Right out the gate, there is nothing civil about war. No, all is NOT fair in love and war because if that were the case, then kingdoms would not have been divided over who couldn't marry whom, and Jesus' death would (a) never have happened or (b) not been so brutal.
A civil war is described as a battle between citizens of the same country. For the purpose of this exercise, we'll use the term metaphorically. It's no shocking surprise that most wars are first among people that are members of the same house. Crazy, right? Mark explains plainly how this is damaging, "If a house is divided against itself, that house cannot stand. Although, the NLT version is more direct when it says, "Similarly, a family splintered by feuding will fall apart." (Mark 3:25) Mmm mmm mmm, issa whole word right there!
For a war to ensue, there is the presence of conflict, and conflict arises from disagreement. Meaning there is a difference of opinion—situations where two sides refuse to agree to disagree. And the idea of "… for peace sake!" is out of the question.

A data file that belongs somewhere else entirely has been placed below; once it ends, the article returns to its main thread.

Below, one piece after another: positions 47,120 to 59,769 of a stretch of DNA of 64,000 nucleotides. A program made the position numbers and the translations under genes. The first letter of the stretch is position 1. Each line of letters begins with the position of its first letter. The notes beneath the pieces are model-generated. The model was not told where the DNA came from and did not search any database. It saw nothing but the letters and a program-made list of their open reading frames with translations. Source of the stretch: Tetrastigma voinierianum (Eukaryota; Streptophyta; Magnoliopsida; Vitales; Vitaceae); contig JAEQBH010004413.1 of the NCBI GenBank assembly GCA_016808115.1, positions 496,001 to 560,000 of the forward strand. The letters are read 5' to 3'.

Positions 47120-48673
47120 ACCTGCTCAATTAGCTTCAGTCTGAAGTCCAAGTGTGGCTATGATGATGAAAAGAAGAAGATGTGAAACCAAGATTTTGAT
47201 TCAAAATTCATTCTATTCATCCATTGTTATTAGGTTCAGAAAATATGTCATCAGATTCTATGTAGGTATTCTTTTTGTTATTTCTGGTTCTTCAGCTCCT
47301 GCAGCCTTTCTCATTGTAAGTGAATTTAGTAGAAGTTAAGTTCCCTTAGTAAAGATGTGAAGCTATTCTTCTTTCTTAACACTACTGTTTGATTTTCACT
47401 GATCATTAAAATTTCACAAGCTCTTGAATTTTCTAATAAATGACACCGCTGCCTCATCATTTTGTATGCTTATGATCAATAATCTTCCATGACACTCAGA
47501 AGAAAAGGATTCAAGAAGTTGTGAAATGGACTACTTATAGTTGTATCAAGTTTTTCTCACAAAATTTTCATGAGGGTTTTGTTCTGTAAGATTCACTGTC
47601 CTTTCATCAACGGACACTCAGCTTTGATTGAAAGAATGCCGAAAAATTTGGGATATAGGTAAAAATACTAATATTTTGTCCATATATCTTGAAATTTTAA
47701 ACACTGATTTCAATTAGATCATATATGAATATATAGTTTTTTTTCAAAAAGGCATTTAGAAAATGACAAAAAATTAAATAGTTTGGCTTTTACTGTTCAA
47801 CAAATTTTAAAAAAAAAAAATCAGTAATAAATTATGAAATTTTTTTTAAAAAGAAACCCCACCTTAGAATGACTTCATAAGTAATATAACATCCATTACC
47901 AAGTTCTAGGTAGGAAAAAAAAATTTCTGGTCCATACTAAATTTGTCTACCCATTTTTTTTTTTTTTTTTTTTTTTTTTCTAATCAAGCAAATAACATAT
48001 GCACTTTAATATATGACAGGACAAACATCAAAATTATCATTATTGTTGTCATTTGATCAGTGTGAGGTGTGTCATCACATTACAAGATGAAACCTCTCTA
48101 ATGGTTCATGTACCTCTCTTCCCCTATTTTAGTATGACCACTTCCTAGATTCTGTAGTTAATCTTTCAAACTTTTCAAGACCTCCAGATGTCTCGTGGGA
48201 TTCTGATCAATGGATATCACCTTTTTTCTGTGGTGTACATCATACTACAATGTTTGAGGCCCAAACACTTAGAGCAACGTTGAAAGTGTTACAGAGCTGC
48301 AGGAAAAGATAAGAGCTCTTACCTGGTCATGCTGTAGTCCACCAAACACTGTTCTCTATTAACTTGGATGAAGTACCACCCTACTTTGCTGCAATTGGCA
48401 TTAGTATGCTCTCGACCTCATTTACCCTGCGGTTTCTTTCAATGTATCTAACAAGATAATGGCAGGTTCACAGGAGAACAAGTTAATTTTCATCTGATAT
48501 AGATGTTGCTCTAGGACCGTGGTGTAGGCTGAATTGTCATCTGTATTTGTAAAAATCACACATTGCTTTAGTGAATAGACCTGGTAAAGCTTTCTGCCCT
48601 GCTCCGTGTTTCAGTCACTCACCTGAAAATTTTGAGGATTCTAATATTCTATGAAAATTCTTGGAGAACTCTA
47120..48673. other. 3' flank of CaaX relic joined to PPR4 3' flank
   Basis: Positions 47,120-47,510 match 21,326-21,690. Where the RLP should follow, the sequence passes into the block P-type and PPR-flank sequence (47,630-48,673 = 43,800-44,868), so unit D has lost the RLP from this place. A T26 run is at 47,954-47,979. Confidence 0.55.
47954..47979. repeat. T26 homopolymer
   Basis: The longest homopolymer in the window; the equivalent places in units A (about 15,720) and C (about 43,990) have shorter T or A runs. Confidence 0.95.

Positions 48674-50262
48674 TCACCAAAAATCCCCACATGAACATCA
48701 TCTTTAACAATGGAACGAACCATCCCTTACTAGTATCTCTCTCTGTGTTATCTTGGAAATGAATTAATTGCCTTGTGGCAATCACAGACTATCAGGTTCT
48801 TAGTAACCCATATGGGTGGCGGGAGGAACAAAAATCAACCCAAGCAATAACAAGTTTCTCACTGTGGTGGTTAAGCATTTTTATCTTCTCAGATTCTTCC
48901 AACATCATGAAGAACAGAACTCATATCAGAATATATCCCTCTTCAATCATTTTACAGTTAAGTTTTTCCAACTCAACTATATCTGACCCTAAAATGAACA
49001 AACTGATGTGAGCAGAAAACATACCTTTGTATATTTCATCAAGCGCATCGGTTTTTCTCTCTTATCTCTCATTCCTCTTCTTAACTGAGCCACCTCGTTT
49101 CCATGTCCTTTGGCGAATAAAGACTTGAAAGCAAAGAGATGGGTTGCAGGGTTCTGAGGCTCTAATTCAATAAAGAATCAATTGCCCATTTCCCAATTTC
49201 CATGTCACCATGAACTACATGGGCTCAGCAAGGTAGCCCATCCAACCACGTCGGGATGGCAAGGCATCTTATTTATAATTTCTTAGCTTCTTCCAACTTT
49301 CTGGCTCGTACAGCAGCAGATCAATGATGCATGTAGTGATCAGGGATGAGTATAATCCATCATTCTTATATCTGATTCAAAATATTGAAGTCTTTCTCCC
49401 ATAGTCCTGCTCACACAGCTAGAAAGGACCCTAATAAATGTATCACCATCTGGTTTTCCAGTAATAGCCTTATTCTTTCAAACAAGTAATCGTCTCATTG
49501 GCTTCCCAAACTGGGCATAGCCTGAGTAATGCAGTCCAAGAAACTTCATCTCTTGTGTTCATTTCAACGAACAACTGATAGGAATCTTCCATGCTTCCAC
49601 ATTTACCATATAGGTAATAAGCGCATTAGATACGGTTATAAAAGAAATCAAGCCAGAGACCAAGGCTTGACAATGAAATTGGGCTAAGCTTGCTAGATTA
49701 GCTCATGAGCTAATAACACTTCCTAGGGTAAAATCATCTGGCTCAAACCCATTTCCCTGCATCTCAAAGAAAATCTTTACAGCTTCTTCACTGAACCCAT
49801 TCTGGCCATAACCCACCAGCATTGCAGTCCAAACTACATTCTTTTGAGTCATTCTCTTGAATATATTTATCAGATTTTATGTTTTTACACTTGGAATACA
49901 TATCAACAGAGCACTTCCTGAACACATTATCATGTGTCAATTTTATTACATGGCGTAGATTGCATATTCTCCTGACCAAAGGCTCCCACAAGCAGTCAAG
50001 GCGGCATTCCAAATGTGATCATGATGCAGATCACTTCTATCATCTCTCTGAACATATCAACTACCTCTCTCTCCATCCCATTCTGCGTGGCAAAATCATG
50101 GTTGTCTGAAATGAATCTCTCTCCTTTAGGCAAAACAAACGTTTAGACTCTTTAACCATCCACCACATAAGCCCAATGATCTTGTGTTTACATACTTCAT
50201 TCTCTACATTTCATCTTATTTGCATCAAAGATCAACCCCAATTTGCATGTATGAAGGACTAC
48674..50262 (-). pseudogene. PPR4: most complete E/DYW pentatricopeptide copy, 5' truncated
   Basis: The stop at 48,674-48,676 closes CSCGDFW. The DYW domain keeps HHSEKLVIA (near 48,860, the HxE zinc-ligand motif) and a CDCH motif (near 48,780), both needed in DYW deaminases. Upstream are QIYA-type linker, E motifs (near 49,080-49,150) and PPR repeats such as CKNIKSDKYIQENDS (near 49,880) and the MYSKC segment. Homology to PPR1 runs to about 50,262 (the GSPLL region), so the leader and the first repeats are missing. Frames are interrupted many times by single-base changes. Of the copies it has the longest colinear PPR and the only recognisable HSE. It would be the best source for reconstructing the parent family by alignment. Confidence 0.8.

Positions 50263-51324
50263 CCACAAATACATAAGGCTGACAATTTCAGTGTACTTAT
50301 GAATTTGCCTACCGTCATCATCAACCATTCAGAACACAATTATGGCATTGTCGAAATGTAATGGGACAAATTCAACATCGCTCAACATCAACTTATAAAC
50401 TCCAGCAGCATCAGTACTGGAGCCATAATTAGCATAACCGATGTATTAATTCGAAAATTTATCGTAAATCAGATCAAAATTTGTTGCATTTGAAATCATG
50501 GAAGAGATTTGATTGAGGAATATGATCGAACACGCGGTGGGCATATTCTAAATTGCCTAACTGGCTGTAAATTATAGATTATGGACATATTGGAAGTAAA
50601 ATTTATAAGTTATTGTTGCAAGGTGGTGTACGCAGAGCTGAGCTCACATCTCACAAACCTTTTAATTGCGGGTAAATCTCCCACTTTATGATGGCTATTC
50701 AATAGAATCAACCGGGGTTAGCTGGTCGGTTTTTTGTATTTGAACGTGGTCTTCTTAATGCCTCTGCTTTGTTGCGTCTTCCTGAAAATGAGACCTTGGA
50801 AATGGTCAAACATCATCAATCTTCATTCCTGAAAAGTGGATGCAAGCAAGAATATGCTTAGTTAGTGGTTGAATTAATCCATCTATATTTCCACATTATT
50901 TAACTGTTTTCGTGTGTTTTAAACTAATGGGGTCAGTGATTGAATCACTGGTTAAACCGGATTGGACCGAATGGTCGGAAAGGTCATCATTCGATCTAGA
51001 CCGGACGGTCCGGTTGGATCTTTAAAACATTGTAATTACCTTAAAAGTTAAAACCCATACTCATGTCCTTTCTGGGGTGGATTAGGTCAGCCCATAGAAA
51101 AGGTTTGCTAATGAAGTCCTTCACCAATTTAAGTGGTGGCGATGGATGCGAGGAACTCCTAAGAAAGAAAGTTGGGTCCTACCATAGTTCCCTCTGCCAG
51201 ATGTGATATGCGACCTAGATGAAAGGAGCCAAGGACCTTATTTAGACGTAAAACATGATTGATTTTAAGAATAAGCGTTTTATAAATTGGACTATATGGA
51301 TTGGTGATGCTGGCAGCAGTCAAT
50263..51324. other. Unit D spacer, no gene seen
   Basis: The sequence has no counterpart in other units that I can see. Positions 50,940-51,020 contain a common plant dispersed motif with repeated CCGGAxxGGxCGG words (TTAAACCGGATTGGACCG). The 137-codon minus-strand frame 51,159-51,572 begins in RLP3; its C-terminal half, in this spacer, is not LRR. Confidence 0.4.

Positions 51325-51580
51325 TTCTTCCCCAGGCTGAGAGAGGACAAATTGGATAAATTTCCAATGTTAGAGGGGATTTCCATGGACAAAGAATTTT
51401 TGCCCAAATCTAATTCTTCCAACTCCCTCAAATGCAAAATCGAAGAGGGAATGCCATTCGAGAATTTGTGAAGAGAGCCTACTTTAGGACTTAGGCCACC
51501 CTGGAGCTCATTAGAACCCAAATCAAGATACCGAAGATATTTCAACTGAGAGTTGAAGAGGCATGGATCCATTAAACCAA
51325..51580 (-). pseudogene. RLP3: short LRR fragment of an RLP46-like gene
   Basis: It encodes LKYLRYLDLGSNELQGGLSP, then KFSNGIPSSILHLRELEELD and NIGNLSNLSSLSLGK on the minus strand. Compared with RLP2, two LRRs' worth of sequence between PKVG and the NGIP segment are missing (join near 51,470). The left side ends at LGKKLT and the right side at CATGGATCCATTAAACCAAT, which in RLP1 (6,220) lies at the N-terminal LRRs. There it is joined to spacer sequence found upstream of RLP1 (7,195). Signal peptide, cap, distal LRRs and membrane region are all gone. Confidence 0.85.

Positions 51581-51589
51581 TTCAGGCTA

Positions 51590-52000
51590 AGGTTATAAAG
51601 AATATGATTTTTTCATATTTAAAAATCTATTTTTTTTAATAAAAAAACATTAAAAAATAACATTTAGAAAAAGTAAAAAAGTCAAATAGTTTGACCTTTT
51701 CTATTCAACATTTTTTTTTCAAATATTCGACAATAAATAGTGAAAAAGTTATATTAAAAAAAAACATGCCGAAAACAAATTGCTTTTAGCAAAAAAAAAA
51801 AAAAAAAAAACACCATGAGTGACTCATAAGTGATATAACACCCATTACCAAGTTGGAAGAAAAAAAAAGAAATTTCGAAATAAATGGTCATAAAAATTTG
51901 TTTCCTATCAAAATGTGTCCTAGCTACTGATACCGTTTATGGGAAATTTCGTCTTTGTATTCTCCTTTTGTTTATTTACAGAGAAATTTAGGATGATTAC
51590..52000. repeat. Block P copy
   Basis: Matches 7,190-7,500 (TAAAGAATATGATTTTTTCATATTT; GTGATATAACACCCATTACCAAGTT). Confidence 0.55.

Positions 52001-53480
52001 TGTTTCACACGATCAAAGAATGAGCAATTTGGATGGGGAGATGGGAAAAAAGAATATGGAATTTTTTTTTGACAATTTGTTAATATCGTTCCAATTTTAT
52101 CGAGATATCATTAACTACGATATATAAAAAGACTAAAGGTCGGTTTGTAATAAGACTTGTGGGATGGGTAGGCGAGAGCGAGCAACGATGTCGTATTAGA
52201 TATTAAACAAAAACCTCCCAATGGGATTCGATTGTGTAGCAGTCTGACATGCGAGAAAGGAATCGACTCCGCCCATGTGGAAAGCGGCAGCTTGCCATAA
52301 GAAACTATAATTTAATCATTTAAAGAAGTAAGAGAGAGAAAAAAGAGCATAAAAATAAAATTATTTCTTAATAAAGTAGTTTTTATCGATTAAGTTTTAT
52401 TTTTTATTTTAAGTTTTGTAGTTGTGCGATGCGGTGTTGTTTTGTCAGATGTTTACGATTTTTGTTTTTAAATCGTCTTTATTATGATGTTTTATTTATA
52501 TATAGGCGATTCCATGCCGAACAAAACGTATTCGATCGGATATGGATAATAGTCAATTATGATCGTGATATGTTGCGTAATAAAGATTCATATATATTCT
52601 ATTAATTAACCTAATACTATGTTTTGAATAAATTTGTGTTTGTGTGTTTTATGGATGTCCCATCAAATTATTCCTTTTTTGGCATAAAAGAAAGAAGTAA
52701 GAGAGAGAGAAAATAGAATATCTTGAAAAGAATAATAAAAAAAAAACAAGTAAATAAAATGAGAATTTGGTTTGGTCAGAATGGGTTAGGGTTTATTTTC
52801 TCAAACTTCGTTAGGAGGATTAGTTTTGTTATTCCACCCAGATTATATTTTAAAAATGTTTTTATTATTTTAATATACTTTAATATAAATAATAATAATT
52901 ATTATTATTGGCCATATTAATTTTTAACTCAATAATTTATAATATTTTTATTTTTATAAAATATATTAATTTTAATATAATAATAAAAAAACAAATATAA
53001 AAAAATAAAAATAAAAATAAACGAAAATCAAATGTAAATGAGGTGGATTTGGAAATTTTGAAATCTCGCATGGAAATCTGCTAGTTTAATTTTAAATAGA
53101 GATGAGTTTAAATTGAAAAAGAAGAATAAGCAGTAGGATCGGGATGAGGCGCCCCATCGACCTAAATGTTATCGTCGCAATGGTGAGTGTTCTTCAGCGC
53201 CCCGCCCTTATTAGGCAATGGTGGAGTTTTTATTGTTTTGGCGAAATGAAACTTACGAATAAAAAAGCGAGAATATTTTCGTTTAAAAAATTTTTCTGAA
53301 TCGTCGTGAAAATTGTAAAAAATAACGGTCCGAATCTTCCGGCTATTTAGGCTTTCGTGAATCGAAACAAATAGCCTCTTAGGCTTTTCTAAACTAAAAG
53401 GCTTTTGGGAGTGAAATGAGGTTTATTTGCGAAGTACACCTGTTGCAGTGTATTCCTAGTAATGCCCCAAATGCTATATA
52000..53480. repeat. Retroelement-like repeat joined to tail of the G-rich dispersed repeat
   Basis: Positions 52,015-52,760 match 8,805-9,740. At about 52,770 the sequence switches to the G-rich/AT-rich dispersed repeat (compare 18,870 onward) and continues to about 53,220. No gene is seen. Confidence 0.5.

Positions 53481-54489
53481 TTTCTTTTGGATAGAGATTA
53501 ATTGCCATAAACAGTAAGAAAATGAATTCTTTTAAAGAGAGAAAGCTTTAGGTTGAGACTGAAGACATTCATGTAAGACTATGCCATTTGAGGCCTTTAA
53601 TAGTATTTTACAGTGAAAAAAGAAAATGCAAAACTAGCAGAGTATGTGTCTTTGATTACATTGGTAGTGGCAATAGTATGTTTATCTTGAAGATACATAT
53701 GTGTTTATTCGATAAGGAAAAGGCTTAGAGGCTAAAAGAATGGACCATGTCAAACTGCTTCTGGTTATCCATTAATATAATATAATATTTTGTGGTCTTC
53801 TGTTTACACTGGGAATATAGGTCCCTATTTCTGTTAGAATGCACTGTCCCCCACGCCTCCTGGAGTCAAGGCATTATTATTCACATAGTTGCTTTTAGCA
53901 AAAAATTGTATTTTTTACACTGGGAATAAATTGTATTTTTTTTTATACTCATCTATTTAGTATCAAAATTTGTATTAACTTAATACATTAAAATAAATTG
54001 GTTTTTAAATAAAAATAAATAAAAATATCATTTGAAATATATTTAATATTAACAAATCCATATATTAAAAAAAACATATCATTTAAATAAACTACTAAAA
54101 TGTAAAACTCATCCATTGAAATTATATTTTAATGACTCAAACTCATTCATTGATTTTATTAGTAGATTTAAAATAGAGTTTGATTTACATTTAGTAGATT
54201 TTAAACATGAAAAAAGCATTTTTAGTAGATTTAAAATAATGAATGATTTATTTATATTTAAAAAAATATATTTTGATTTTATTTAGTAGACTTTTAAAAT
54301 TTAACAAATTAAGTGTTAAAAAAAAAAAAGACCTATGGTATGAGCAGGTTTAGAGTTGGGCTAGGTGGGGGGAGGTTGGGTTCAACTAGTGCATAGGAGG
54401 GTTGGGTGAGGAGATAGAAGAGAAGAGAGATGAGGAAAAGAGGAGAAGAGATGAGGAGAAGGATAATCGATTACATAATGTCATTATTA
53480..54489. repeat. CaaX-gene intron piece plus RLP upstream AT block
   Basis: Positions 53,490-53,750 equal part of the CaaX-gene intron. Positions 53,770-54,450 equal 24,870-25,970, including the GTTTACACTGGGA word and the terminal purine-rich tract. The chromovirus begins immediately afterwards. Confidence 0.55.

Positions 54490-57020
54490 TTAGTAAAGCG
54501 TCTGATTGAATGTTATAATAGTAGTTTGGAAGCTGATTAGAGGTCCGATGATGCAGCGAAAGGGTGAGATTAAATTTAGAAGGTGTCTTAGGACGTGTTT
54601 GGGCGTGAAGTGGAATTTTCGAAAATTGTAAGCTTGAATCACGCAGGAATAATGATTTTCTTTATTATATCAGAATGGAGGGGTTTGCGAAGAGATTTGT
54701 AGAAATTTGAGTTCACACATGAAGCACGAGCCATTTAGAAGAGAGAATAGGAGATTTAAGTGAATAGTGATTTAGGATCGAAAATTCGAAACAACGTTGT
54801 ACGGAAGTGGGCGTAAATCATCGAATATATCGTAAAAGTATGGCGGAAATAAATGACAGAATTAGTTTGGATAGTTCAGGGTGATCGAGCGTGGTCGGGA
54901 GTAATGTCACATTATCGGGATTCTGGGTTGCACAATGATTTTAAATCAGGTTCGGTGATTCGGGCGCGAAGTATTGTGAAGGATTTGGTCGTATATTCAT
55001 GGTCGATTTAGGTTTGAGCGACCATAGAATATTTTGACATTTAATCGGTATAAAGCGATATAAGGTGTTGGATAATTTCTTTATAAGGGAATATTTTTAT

There are several kinds of conflict, but I want to zero in on 3:
Conflict with the self (man vs. self)
Conflict with others (man vs. man)
Conflict with the supernatural (man vs. God)
Balls to the wall
It seems when it comes to conflict, life is not in short supply. I had a best friend one time. She was my girl, and I'd be lying if I said that I don't often think about this incident or have great regret. Combing over every detail, trying to piece together how it could have gone differently.
Anyway, we didn't have a disagreement as much as it was a difference of opinion. And we both stood cemented in a stand-off position. I was sure I was right and that she was being selfish and insensitive. And while I can't speak for her, I can only surmise she perhaps felt slighted and backburnered.
I remember asking my sister about the situation and what I should do. Only I asked in hopes that she'd be on my side. I went into the conversation with a fixed mind; hence her advice fell on deaf ears.
She said, "Raquel, you should call her and apologize. You've been given the perfect opportunity to let your light shine!" Still, all the more, I dug into my position that I wasn't wrong and that she was overreacting. If there should have been any olive branches extended or white flags waving, it should be her! #PeriodT